Trend indicators aim to return information regarding the underlying trend in the price, with some trend indicators directly trying to estimate the trend component, and others aiming to give information about its direction. Most trend indicators are lagging indicators and are most of the time plotted directly to the price chart.
Moving averages are lagging trend indicators commonly used to smooth the closing price by removing or attenuating certain variations from it, and are able to estimate the underlying trend in the price. In technical analysis moving averages are ubiquitous to traders, and can be found in every technical analysis software.
Moving averages posses one user setting that generally determine the degree of smoothness of the moving average, this setting is often refereed as the moving average "length", "period" or less commonly "window".
The simple moving average abbreviated "SMA" is certainly the most well known moving average due to its ease of calculation.
Another well known moving average is the exponential moving average (EMA), who has less lag than the SMA.
Finally it is common for some users to use the linearly weighted moving average (WMA), the WMA has less lag than the EMA, this is achieved by giving higher weights to more recent input prices values.
Calculation for each of these moving averages are given below:
where denote the period of the SMA and the closing price.
with, where denote the period of the EMA and the closing price. The EMA is generally initialised using a SMA of the same period.
where denote the period of the WMA and the closing price.
Moving averages can be used to determine the direction of the current trend in the price by studying crosses made between the price and the moving average, or the crosses made between a short term and a long term moving average.
Moving averages can also be used as a rolling support and resistance, buying when an up-trending price touch the moving average and selling when a down-trending price touch the moving average.
Bands indicators are trend indicators that plot an upper and a lower extremity on the price chart. Bands indicators are often based on moving averages and volatility measurements.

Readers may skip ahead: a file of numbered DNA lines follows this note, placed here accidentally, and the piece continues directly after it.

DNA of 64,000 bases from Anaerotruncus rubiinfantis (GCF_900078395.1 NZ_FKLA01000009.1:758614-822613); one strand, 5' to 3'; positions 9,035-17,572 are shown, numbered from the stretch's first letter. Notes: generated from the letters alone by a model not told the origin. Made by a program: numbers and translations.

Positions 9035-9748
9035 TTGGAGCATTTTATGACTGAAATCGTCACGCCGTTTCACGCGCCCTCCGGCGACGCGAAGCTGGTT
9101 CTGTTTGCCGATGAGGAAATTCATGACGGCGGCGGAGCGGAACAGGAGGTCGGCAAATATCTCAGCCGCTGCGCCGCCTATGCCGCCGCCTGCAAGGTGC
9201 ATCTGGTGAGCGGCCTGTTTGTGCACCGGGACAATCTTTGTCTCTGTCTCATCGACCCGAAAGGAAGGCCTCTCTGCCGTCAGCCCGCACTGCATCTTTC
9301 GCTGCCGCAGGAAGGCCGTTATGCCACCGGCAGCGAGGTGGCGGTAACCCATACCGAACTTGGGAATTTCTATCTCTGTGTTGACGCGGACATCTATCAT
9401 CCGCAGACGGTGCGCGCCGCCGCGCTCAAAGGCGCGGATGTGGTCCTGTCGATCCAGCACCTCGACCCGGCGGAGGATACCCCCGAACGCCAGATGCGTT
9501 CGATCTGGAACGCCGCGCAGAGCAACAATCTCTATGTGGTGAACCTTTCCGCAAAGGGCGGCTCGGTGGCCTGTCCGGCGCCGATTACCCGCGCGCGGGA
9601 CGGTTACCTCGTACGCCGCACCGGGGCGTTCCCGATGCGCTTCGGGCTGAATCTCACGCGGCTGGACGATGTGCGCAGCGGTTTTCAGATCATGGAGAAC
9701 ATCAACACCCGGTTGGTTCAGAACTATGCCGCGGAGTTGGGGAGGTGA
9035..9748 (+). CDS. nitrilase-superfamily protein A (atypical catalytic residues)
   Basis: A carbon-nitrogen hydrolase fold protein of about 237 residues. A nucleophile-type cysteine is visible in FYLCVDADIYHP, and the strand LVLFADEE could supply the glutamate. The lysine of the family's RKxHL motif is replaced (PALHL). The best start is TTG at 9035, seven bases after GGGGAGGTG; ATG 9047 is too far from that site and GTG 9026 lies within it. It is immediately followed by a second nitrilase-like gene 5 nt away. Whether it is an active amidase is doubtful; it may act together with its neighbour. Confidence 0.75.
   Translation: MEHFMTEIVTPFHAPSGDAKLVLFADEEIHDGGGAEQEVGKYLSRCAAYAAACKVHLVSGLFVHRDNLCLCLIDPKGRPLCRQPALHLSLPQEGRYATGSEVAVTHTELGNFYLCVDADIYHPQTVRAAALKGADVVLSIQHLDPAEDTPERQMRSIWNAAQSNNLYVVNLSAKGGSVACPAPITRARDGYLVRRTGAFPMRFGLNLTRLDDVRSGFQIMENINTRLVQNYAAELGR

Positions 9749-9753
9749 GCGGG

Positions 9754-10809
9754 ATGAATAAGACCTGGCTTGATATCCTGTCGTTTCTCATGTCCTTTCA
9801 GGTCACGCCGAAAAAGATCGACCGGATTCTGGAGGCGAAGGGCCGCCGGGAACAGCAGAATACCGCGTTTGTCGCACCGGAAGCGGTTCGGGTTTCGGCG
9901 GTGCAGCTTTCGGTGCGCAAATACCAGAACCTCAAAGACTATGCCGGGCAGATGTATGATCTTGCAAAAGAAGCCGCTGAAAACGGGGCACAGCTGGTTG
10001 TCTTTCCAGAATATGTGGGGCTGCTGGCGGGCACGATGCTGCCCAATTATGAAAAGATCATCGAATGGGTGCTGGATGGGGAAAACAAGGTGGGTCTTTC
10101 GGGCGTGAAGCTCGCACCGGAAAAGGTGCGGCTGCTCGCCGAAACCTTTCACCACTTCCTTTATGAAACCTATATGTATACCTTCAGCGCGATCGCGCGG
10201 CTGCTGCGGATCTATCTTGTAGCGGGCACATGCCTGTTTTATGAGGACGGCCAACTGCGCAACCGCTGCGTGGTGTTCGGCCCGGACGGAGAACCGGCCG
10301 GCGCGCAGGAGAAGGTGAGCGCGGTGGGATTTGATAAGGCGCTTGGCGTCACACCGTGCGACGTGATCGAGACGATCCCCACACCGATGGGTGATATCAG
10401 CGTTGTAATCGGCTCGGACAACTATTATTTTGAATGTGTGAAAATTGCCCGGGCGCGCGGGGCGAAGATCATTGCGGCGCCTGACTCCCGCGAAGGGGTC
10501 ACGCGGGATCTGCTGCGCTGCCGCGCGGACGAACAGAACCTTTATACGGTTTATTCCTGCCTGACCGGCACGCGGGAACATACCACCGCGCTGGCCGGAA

The most well known bands indicators is certainly the Bollinger bands indicator, originally proposed by John Bollinger. The indicator is calculated by adding/subtracting a rolling standard deviation to a simple moving average.
Another commonly use band indicator is the Donchian channel indicator, developed by Richard Donchian. This indicator calculate its upper extremity by using a rolling maximum of the high price and its lower extremity by using a rolling minimum of the low price.
The upper and lower extremities plotted by bands indicators can be used as support and resistances, the accuracy of the extremities as support and resistances tend to work better during ranging markets.
Bands indicators can also be used to determine the current trend direction by using a breakout methodology, where price is said to be up-trending when price cross over the upper extremity and down-trending when the price cross under the lower extremity.
Trailing stops are extremely useful to determine the current price trend, they can also be used to set stop losses or as rolling support/resistances.
There exists a wide variety of trailing stops, the most well known certainly being the Supertrend trailing stop, originally developed by Olivier Seban.
Another well known trailing stop is the parabolic stop and reverse, often abbreviated as PSAR or more simply SAR - originally developed by Wells Wilder.
Trailing stops are generally very simple to interpret, with the trailing stop indicating an up-trend when price is above it, and a down-trend when price is below it. Trailing stops can also be used like moving averages as a rolling support and resistance.